Title : Strengthening community partnerships: Improving health outcomes among persons experiencing homelessness
Homelessness is a major public and social health problem. For years, nurses have been on the frontline with a substantial and significant role in caring for the most vulnerable populations in guiding, assisting, and aiding the homeless to access health and social services as well as helping them to navigate out of homelessness.
A unique partnership between a College of Nursing and a homeless shelter was created to provide onsite medical oversight and coordination of care for individuals experiencing homelessness. Prior to this partnership there were no staff working at the shelter with a medical or nursing background which led to clients being sent to the hospital for non-emergent health issues and less than optimal coordination of care for clients with health issues. Through this partnership, the health needs of individuals experiencing homeless are managed and supported by a doctorally prepared registered nurse with a background in community health and coordination of care.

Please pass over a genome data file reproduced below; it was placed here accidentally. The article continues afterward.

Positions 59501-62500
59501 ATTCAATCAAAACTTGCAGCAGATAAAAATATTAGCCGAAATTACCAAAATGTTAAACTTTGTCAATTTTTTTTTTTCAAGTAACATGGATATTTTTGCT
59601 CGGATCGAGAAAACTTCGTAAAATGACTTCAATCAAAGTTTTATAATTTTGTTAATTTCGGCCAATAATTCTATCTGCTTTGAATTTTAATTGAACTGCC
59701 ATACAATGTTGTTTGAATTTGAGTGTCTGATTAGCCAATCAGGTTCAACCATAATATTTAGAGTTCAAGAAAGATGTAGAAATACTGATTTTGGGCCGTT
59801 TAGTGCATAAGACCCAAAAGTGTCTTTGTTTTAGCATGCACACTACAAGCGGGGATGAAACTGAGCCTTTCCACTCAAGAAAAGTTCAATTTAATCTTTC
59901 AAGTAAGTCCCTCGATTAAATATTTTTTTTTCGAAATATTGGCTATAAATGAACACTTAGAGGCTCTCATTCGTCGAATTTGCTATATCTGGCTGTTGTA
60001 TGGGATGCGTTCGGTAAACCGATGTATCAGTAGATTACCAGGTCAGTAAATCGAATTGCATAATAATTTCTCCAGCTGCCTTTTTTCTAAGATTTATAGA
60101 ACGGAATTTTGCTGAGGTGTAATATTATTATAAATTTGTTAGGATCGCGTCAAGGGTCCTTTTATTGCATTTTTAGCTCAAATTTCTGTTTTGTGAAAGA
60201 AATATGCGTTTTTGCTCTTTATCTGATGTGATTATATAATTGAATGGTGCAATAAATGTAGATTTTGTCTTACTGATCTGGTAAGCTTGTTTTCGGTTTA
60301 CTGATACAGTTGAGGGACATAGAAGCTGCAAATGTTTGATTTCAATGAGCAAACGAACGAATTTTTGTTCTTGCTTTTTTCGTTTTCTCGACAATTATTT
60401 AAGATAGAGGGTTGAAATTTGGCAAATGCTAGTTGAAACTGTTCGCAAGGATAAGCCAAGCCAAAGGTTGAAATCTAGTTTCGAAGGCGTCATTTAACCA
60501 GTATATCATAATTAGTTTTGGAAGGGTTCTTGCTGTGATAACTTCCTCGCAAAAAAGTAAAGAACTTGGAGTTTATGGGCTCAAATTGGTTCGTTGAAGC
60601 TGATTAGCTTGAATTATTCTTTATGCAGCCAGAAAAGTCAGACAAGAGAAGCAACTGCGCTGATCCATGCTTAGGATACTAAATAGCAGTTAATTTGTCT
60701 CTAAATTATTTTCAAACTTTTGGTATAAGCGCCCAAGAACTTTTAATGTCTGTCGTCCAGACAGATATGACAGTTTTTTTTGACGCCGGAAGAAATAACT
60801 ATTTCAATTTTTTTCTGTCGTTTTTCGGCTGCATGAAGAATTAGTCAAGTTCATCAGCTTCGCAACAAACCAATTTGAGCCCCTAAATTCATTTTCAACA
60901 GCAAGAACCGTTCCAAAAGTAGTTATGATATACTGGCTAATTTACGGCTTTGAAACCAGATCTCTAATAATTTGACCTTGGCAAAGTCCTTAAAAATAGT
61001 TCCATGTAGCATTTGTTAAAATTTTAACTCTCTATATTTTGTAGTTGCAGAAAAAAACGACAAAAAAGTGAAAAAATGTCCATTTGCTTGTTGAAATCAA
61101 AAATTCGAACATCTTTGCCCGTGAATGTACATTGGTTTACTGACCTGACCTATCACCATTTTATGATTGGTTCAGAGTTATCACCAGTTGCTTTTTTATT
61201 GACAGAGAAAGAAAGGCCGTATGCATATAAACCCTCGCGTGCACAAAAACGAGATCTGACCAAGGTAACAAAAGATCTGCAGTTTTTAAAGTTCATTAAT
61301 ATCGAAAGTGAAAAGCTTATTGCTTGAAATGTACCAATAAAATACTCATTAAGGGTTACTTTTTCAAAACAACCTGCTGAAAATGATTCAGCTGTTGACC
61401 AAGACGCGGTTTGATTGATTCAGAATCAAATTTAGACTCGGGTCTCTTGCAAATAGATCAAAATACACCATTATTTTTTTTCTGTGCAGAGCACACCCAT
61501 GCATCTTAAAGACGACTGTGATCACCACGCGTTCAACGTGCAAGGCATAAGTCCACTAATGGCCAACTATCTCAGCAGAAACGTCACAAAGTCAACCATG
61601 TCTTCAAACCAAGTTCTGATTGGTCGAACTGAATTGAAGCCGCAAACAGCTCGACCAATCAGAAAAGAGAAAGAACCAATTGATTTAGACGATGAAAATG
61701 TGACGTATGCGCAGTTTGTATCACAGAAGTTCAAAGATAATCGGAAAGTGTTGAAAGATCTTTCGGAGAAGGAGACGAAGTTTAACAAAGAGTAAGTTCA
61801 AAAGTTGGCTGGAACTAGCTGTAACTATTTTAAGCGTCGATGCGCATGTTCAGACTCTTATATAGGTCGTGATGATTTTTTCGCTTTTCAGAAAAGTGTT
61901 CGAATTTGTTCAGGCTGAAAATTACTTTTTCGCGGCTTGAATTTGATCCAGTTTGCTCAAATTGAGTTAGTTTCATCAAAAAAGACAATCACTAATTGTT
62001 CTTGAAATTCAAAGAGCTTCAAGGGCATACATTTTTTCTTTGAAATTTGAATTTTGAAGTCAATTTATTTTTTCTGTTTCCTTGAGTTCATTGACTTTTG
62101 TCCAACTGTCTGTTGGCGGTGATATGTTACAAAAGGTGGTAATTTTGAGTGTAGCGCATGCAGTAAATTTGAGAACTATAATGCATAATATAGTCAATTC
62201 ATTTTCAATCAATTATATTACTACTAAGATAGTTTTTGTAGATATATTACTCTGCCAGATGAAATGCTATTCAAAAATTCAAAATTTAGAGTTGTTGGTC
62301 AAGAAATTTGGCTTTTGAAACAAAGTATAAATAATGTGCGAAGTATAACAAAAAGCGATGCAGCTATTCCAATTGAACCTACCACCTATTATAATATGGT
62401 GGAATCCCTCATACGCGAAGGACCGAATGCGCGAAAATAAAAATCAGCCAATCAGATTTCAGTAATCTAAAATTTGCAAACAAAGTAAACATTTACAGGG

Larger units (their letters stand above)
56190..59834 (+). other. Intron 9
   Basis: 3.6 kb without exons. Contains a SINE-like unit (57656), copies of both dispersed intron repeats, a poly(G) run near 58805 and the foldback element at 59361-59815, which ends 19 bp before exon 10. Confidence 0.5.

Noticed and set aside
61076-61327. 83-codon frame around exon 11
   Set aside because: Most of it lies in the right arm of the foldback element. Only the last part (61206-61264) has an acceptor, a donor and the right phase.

Summary of the Innovation or Practice:
The overarching goal of this partnership is to improve access to care for individuals experiencing homeless and to improve health outcomes in this population. Oftentimes, if a resident at this homeless shelter needs to be seen by a healthcare provider, the shelter staff must arrange for the individual to be sent to the emergency room which is not best practices for the client as well as leads to a financial burden for the client and the hospital. This is not the most optimal or beneficial way to provide care for that client. Receiving care should not be a burden to the individual, the facility, or the hospital. Through a unique partnership between a homeless shelter and a College of Nursing, the provision of an onsite doctorally prepared registered nurse who provides coordination of care has expanded access to care, reduced emergency room utilization, and has improved health outcomes in this vulnerable and underserved patient population.